Another practical use case is in healthcare. A customer transaction at a clinic could trigger an interchain transaction from the provider’s chain to an insurance chain to a payments chain, relaying confirmations from all of the participating blockchains.

BLOCK TRIBUNE: If most of the larger companies join with you, what happens to the smaller companies that do not?

MATTHEW SPOKE: Developing standards is equal part technical maturity and industry adoption. Although we envision many varying blockchain standards thriving within different niche verticals, it’s likely that only one mechanism of blockchain interoperability will emerge as a standard. Over time, this likely results in companies migrating their systems to the broadest adopted system to take advantage of the cost benefits of network effects.

BLOCK TRIBUNE:  Are there any companies doing something similar to this without the blockchain?

MATTHEW SPOKE: There is no practical way of overcoming this technical challenge without a blockchain. In order to maintain the nature of decentralized technology, a system to connect blockchains needed itself to be decentralized.

BLOCK TRIBUNE:  How are you dealing with the variety of laws that govern privacy and data collection in the US and around the world?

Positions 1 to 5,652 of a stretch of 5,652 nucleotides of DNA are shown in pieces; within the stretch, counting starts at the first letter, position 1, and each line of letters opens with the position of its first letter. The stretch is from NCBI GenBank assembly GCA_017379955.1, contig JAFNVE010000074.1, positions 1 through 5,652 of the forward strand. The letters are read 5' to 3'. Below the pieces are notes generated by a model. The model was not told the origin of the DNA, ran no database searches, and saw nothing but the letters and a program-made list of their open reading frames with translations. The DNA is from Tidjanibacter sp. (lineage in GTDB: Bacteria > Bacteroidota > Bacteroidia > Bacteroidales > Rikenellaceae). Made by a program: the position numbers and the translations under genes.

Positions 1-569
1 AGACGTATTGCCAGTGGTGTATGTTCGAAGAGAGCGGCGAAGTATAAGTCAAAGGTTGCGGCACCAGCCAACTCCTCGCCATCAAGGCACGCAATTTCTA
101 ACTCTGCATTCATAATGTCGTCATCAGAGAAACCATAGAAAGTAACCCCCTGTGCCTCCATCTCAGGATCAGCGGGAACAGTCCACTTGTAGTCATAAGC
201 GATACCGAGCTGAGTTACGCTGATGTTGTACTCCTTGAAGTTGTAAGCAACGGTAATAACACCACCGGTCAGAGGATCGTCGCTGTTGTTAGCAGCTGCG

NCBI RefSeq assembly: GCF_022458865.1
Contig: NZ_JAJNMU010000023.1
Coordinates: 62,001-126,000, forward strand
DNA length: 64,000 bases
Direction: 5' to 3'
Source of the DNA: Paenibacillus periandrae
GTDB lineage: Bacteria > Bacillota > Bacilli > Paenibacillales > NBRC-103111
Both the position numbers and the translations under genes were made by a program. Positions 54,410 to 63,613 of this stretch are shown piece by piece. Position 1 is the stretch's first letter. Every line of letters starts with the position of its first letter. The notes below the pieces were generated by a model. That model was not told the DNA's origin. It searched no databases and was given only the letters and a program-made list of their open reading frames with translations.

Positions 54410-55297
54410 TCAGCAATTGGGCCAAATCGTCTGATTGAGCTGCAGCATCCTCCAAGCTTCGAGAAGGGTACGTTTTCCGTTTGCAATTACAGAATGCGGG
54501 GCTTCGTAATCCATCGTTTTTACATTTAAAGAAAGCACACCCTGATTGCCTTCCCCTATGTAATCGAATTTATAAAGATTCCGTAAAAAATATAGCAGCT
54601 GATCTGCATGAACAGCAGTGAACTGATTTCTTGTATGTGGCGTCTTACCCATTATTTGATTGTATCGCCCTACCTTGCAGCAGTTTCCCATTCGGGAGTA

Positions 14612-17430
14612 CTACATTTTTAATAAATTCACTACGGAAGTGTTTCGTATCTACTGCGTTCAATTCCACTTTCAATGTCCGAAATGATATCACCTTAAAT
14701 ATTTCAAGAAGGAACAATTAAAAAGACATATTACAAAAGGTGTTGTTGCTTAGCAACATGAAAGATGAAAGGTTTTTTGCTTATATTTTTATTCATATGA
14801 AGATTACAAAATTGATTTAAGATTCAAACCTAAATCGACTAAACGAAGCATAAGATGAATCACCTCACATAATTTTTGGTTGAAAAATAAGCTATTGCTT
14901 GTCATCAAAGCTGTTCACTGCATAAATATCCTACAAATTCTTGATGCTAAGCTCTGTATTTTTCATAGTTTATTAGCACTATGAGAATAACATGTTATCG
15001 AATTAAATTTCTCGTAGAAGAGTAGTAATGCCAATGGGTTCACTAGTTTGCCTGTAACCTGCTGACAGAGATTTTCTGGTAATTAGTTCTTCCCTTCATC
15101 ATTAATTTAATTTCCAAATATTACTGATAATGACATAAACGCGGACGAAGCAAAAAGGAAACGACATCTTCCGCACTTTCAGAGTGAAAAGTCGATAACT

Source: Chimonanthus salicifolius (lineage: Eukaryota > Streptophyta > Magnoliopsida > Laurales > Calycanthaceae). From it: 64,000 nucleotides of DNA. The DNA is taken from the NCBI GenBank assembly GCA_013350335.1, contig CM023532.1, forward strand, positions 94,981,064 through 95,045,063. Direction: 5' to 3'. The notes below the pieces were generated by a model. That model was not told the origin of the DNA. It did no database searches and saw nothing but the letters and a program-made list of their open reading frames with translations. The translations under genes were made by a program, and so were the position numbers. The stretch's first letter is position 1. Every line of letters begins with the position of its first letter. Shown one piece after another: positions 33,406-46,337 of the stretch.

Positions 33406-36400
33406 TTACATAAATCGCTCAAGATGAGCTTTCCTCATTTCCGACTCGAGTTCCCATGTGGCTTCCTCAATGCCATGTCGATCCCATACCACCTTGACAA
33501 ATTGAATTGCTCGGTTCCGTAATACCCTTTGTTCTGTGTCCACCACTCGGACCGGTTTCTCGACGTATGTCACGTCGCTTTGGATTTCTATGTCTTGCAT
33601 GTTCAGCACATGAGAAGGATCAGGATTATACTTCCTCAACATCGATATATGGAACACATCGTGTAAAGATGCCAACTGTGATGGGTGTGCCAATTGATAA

MATTHEW SPOKE: Considering Aion is a communication and interoperability protocol, any specific requirements such as these would be implemented within different blockchains. In fact, this reinforces our hypothesis that many blockchains will continue to get built to meet these types of requirements. Operating within the Aion protocol does not require an application to share data that is intended to remain private or restricted.

BLOCK TRIBUNE:   Will you ever institute a version of the “Right to be Forgotten” law?

MATTHEW SPOKE: Again, any individual blockchain within Aion, or any application built on this protocol, could implement this type of requirement if needed. There is nothing restrictive about Aion that would make this unfeasible. If predefined in the rules of a new blockchain, or in the logic of a new application, data can be “forgotten”.